Ryan Bertrand, a late addition to the England squad to replace Arsenal's Kieran Gibbs, has apologised over the use of an expletive on Twitter.
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Bertrand, 22, withdrew from the squad with swollen glands but will return along with fellow Chelsea star Frank Lampard for Tuesday's match with Poland.
Initially he hit back at criticism over his withdrawal and tweeted: "Just to clarify.... Its not a "sore throat" Im ill.swollen glands in my neck... And constant headache for 3 days now and freezin cold.
"Do you think a "sorethroat" could stop me being apart of a match for my club or country? #yourf******nuts this is what every boy dreams of".
But Bertrand later apologised for swearing in the tweet just a day after the FA gave players a code of conduct, which included social media guidelines.
"Sorry if i offended anyone by swearing as i don't encourage that type of language," Bertrand tweeted. Was just disappointed at the thought of people thinking i only have a sore throat.. which is not the case..."
Manager Roy Hodgson was asked about the incident and refused to condemn the Chelsea youngster.
"What he was saying is quite laudable," he said. "He really wants to play for England and is really angry it has been suggested it is merely a sore throat when he is actually quite ill. But he shouldn't use a swear word."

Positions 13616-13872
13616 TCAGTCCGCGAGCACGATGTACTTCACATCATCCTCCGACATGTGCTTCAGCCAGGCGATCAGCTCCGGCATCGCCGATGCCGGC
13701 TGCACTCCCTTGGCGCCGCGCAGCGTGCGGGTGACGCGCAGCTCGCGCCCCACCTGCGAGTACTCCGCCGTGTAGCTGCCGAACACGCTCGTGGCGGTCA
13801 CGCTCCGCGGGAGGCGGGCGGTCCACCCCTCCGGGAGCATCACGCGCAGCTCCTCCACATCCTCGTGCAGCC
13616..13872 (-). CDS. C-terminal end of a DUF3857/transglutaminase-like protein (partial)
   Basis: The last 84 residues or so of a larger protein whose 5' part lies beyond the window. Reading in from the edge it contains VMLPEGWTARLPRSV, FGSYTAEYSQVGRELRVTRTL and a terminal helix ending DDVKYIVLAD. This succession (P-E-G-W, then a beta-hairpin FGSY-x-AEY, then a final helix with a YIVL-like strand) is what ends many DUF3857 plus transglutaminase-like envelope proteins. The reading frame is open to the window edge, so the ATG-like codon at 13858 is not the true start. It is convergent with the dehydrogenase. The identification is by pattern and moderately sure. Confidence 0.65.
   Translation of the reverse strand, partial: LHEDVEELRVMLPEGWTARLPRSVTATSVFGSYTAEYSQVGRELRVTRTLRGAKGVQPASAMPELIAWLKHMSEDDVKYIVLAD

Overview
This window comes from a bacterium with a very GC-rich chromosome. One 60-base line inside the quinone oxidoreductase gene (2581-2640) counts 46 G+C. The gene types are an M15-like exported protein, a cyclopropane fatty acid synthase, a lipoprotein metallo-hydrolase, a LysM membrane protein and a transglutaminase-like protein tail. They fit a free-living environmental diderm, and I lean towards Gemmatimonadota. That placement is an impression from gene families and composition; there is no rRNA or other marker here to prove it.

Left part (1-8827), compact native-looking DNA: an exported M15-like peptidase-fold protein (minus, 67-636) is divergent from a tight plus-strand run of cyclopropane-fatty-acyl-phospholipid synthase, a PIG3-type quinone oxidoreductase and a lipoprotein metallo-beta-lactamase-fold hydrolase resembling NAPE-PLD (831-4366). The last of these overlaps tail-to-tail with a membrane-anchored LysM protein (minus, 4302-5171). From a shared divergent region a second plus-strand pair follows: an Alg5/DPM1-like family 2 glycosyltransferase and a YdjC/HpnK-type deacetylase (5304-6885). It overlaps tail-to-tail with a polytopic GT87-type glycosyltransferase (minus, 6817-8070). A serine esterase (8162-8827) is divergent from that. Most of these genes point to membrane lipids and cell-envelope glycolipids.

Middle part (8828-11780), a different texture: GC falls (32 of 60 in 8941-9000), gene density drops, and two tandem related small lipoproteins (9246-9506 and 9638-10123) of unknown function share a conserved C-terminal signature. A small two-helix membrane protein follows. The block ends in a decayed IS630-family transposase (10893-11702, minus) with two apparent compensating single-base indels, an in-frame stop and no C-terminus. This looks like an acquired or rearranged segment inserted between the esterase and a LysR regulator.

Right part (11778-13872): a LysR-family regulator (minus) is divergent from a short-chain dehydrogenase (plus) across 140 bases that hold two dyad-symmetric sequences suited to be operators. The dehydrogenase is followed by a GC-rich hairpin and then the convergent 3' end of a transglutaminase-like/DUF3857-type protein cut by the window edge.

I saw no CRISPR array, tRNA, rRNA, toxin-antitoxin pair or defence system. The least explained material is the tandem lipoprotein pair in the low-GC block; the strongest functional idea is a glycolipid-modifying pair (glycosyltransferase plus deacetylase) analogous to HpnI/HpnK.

Yet Hodgson acknowledges that there is going to be a problem in future with social networking as it has become such an important part of player's lives/
"It would be a very nice world if we all walked around and there were no swear words," he said. "But you only have to put the TV on to hear as many swear words as you would like.
"You shouldn't do it but you won't get me to take it as something criminal. He has already apologised for it but it goes to show what a problem we will all have with Twitter. Football players are going to write on it the way they talk and sometimes they will use wrong words."
Bertrand, though, will not face any action from the FA after his apology.
"The FA's governance department consider any tweets [from participants] in their full context before deciding on any disciplinary action," an FA spokesman said. "Having considered the context in this case, the FA's governance department are satisfied that no further action is required."